THE LAST TRAIN

A HOLOCAUST STORY

Arato fictionalizes the painful, true story of brothers Paul and Oscar Auslander, 5 and 10 respectively, along with their mother, Lenke—Hungarian Jews who survived Nazi concentration camps during the final years of World War II.

The story follows the family as they are forced to move repeatedly, ending up at the horrifying Bergen-Belsen camp. They are transported in cattle cars packed with terrified fellow Jews. The clarity of specific recalled events crystallizes their reality. Tiny Paul, momentarily separated from his family, is shoved onto a different train than Oscar and his mother; miraculously, they find one another again. The book has three distinct parts: the inhumane camps, the dramatic rescue and the powerful reunion in 2009 of Paul and his American liberators. Most revealing are the photographs and author’s notes, conveying both historical details and the personal conflict of remembering—Paul is the author's husband. Less successful is the delivery of the narrative itself; an emotionally flat writing style and awkward shifts in perspective from young Paul to an omniscient narrator serve to distance readers. The maladroit placement of a sheaf of images, the first of which reveals the happy family reunited in 1947, in the middle of the titular journey is especially unfortunate. Nevertheless, this is a good introduction to a difficult topic—give it to readers for whom a “true” survivor’s story will carry more weight than a wholly fictional account. (introduction, photographs, author’s notes) (Historical fiction. 9-13)

 

Pub Date: March 15, 2013

ISBN: 978-1-926973-62-3

Page Count: 144

Publisher: Owlkids Books

Review Posted Online: Jan. 28, 2013

Kirkus Reviews Issue: Feb. 15, 2013

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A deftly told story that dramatizes how Danes appointed themselves bodyguards—not only for their king, who was in the habit...

NUMBER THE STARS

The author of the Anastasia books as well as more serious fiction (Rabble Starkey, 1987) offers her first historical fiction—a story about the escape of the Jews from Denmark in 1943.

Five years younger than Lisa in Carol Matas' Lisa's War (1989), Annemarie Johansen has, at 10, known three years of Nazi occupation. Though ever cautious and fearful of the ubiquitous soldiers, she is largely unaware of the extent of the danger around her; the Resistance kept even its participants safer by telling them as little as possible, and Annemarie has never been told that her older sister Lise died in its service. When the Germans plan to round up the Jews, the Johansens take in Annemarie's friend, Ellen Rosen, and pretend she is their daughter; later, they travel to Uncle Hendrik's house on the coast, where the Rosens and other Jews are transported by fishing boat to Sweden. Apart from Lise's offstage death, there is little violence here; like Annemarie, the reader is protected from the full implications of events—but will be caught up in the suspense and menace of several encounters with soldiers and in Annemarie's courageous run as courier on the night of the escape. The book concludes with the Jews' return, after the war, to homes well kept for them by their neighbors.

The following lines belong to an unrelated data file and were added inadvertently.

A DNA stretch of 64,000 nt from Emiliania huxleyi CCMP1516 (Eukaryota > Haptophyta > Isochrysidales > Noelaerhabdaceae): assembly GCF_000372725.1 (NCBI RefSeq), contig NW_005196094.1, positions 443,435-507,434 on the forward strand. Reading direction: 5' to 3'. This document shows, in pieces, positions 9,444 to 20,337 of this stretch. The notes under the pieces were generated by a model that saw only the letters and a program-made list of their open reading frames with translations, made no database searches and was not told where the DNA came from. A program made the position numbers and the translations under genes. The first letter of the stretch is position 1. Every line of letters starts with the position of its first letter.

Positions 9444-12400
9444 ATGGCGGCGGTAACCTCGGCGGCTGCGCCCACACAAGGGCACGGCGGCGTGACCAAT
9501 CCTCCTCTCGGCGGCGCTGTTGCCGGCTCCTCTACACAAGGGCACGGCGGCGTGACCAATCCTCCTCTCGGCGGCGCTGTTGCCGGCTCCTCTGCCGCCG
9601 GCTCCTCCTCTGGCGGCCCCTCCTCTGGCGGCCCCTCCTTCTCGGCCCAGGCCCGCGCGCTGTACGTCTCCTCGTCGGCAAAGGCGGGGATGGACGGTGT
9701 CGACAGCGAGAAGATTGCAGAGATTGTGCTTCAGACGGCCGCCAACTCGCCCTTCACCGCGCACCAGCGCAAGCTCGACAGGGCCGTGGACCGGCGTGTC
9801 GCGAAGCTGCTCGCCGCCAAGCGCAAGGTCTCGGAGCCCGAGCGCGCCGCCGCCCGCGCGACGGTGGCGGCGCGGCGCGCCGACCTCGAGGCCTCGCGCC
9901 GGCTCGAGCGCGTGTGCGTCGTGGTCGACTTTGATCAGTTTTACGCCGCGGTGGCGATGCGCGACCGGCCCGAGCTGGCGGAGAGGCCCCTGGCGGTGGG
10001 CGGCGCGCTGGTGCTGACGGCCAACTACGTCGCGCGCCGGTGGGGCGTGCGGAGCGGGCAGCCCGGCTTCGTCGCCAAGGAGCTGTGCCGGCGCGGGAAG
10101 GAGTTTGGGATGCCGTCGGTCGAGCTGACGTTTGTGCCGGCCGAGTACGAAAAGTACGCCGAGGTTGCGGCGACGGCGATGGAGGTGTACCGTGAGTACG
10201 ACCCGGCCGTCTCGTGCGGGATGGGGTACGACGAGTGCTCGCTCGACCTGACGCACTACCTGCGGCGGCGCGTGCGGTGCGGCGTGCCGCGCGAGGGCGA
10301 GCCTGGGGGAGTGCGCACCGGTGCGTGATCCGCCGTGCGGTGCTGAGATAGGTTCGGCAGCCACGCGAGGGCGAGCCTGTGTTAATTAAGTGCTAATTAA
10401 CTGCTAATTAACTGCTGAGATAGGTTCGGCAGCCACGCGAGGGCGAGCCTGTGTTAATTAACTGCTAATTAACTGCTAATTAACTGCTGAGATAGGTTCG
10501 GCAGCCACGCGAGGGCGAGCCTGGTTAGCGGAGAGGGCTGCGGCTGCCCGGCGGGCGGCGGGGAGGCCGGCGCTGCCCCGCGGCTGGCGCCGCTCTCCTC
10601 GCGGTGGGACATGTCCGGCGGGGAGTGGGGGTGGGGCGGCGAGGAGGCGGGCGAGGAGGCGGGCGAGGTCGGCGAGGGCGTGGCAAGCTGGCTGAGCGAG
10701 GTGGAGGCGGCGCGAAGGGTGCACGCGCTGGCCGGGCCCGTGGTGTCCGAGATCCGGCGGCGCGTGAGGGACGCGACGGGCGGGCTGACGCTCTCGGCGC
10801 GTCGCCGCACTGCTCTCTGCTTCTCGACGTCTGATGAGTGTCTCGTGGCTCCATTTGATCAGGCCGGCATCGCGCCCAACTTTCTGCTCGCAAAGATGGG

A deftly told story that dramatizes how Danes appointed themselves bodyguards—not only for their king, who was in the habit of riding alone in Copenhagen, but for their Jews. (Historical fiction. 9-12)

Pub Date: April 1, 1989

ISBN: 0547577095

Page Count: 156

Publisher: Houghton Mifflin

Review Posted Online: Oct. 17, 2011

Kirkus Reviews Issue: March 15, 1989

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A beautiful, evocative sophomore effort from Newbery honoree Wolk (Wolf Hollow, 2016).

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BEYOND THE BRIGHT SEA

This book will make people want to run away to the Elizabeth Islands.

It’s the 1920s. Crow and her adoptive father, Osh, live in a tiny house on a tiny island off Cape Cod, but her descriptions make it seem strange and mysterious. The cottage is “built from bits of lost ships,” and it’s full of found treasures: “a pair of sun-white whale ribs arched over our doorway, a tarnished ship’s bell hanging from their pinnacle.” Every chapter in the book has a new mystery to be solved: why was Crow sent away in an old boat when she was a baby? Why is a fire burning on an abandoned island? Did Capt. Kidd really hide treasure nearby? But some readers will love Wolk’s use of language even more than the puzzles. Crow says her skin is “the same color Osh [makes] by mixing purple and yellow, blue and orange, red and green.” (The race of the characters isn’t always identified, but Osh says, “I came a long, long way to be here,” and his native language and accent make him sound “different from everyone else.”) The pacing of the book isn’t always as suspenseful as it should be. There are a few lulls, which the author tries to fill with heavy foreshadowing. But the mysteries—and the words that describe them—are compelling enough to send readers to the islands for years to come.

A beautiful, evocative sophomore effort from Newbery honoree Wolk (Wolf Hollow, 2016). (Historical fiction. 9-13)

Pub Date: May 2, 2017

ISBN: 978-1-101-99485-6

Page Count: 304

Publisher: Dutton

Review Posted Online: March 29, 2017

Kirkus Reviews Issue: April 15, 2017

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